Wednesday, February 21, 2018

The grave of Heinrich Klutschak

It often seems to be part of the story, and the saddest by far, when a famed explorer suffers an ignominious end: James Weddell (he of the Sea) freezing in his London flat because he couldn't afford a scuttle's worth of coal; Parker Snow, reduced to paying his rent by selling his books and papers; and Frederick Schwatka, a victim of his addition to laudanum, dead in an alleyway in Portland, Oregon with a bottle beside him. Yet few perhaps have suffered such an ignominious end as Heinrich Klutschak, the gifted artist and draughtsman whose service in Schwatka's expedition of 1878-1880 earned him accolades in America and the Cross of Honor from Emperor Franz Joseph. Following that honor, and the success of his book, Als Eskimo unter den Eskimos, he returned to the United States, but apparently found little success in any of the many lines of work in which he was skilled; he'd hoped to head north again, but ended up working as an errand boy at the firm of Morrison & Brown (known for having supported many such ventures with its ships and resources). Suffering from the effects of tuberculosis in a tiny flat at 330 Broome Street in New York's Bowery, he had been offered, through the kindness of his few friends, a rent-free room at Sailors' Snug Harbor in Staten Island, but was too ill to travel there. Finally, in early March of 1890, he decided to make the journey, but his choice of date was an unlucky one; a huge late-winter snowstorm swallowed the city in drifts, and he was forced to turn back, sicker than before. Finally on March 26th, he succumbed to his illness -- he was only 41 years old.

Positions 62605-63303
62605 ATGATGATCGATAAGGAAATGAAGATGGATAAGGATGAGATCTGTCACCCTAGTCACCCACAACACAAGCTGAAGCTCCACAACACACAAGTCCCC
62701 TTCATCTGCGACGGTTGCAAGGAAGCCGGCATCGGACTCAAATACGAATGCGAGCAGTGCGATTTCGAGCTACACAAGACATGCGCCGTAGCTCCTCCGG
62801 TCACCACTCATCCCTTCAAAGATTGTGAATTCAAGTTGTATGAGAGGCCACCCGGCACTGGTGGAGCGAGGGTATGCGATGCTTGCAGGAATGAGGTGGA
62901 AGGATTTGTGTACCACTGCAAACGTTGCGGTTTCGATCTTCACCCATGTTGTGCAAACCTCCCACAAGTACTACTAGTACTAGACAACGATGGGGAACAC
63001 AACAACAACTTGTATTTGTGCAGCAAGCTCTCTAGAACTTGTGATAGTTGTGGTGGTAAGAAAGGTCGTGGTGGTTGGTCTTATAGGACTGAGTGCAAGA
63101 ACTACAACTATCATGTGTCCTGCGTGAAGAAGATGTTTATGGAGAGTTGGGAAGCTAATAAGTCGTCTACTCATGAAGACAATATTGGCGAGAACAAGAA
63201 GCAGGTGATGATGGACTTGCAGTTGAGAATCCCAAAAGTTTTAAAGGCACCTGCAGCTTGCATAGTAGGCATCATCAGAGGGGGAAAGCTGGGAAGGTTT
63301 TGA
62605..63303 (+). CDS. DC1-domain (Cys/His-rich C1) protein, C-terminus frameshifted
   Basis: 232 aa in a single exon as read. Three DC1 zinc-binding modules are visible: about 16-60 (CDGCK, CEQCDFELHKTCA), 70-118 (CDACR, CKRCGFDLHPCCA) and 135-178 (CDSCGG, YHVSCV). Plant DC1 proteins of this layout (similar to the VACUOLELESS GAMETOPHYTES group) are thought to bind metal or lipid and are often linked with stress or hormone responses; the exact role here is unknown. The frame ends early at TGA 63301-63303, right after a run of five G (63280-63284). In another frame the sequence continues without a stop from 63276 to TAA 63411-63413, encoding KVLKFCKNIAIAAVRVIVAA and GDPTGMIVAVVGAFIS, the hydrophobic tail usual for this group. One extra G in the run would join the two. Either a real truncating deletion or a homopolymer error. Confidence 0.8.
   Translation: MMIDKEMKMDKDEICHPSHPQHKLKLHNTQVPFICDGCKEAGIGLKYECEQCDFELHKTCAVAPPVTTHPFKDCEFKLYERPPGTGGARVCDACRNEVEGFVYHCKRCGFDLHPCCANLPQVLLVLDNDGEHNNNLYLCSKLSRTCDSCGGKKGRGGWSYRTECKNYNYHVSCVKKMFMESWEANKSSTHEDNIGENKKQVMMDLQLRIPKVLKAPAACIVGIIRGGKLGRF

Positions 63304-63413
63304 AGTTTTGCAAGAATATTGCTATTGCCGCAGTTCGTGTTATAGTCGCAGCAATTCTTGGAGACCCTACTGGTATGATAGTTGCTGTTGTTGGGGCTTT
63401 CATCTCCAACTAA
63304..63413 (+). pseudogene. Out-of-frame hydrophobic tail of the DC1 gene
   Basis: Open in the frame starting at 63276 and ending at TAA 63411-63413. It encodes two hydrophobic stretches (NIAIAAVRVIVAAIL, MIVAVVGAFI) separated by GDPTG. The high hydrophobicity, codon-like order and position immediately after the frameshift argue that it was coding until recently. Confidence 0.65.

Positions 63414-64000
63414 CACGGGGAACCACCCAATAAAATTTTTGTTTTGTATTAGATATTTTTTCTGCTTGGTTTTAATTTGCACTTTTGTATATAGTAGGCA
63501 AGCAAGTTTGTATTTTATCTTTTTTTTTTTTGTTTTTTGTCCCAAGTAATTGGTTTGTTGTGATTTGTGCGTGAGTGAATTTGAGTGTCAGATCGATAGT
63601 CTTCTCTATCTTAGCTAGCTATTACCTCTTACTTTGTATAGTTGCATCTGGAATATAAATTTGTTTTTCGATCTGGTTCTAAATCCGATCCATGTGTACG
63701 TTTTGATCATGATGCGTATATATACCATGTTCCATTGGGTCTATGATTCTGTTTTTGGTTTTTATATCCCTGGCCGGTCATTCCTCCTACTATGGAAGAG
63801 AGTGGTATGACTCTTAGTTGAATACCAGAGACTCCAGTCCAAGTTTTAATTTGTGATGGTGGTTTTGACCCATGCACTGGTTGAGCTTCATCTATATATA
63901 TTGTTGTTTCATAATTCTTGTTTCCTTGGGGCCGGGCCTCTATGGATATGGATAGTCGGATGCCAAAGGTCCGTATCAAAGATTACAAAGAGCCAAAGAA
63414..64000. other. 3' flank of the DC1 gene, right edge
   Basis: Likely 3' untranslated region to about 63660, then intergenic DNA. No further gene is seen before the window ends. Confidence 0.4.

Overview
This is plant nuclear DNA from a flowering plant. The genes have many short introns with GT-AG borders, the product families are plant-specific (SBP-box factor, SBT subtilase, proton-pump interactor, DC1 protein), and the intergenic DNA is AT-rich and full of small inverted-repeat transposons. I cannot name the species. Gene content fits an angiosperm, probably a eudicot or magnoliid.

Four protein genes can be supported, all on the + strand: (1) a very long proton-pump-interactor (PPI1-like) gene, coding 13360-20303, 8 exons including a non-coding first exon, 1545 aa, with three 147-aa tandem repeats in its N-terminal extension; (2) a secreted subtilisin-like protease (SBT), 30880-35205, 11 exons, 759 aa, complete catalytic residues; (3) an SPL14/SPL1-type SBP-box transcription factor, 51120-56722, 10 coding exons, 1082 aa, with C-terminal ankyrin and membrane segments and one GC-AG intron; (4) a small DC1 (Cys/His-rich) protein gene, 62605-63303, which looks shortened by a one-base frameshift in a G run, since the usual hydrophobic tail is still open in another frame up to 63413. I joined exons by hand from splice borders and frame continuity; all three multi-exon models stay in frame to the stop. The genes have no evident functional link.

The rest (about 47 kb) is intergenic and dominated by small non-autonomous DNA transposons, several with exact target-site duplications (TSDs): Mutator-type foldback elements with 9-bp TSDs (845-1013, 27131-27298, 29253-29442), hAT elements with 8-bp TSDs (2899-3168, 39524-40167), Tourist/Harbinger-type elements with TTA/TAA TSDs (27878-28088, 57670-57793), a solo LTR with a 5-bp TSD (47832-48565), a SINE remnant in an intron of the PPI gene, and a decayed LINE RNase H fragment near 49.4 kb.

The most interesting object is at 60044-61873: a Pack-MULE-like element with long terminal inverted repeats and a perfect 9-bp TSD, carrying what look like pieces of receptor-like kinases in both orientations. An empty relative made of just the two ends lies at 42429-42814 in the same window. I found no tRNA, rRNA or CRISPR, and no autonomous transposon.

Photo courtesy Doug Wamsley
The same few friends who had arranged for his new home now arranged for his burial: J.C. Morrison (of Morrison & Brown), a certain "Dr. Franklin," who may have been his physician, and his landlady. The funeral home was Diehl's on Essex Street; in an irony that Klutschak -- who also served as the Schwatka expedition's cook -- might have appreciated, its premises are now a restaurant, the "Sons of Essex." The horse-drawn carriage then conveyed his coffin to the "Lutheran Cemerery," now known as the All Faiths Cemetery, in Flushing, Queens. Thanks to the kindness of the staff there, we now have located his burial plot, and thanks to my good friend and fellow Arctic historian Doug Wamsley, we now have a photo!  If you look very closely, or save the image and increase the contrast, you can make out HEINRICH in the first line, and the first few letters of KLUTSCHAK in the second. It’s my hope that, at some point, we might hold a fresh ceremony of remembrance there.

For now, his account of the Schwatka expedition, translated and edited by the ever-capable William Barr, remains as a testament; the original artwork and map for the German edition are preserved in Ottawa at Library and Archives Canada. And he who served an expedition that collected much valuable Inuit testimony is now fittingly the subject of that testimony; in oral histories preserved in David F. Pelly's Ukkusiksalk: The People's Story, the elders remembered him as Henry the cook, a man who always "spoke very loudly." Today, from his grave -- for those who know how to listen -- he speaks louder still.

[With thanks to Russ Taichman, who first asked where Klutschak was buried, Gina Koellner, who joined in the search, and Doug Wamsley, who made it to the grave site!]

1 comment:

  1. 41 years old was young to die. I wonder if Andres has or can calculate the average age of those Arctic sailors who died.